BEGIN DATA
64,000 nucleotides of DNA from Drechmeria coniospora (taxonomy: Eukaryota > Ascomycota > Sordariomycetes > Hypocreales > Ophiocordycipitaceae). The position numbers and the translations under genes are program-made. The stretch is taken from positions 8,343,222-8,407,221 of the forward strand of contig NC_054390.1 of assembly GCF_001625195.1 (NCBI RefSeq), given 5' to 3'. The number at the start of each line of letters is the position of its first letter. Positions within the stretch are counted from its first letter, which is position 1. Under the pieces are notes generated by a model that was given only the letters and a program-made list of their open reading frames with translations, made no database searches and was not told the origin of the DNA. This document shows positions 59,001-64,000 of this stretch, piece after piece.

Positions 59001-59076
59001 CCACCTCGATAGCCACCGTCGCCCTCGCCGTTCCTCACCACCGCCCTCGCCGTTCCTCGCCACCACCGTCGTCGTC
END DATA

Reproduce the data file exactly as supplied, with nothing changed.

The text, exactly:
64,000 nucleotides of DNA from Drechmeria coniospora (taxonomy: Eukaryota > Ascomycota > Sordariomycetes > Hypocreales > Ophiocordycipitaceae). The position numbers and the translations under genes are program-made. The stretch is taken from positions 8,343,222-8,407,221 of the forward strand of contig NC_054390.1 of assembly GCF_001625195.1 (NCBI RefSeq), given 5' to 3'. The number at the start of each line of letters is the position of its first letter. Positions within the stretch are counted from its first letter, which is position 1. Under the pieces are notes generated by a model that was given only the letters and a program-made list of their open reading frames with translations, made no database searches and was not told the origin of the DNA. This document shows positions 59,001-64,000 of this stretch, piece after piece.

Positions 59001-59076
59001 CCACCTCGATAGCCACCGTCGCCCTCGCCGTTCCTCACCACCGCCCTCGCCGTTCCTCGCCACCACCGTCGTCGTC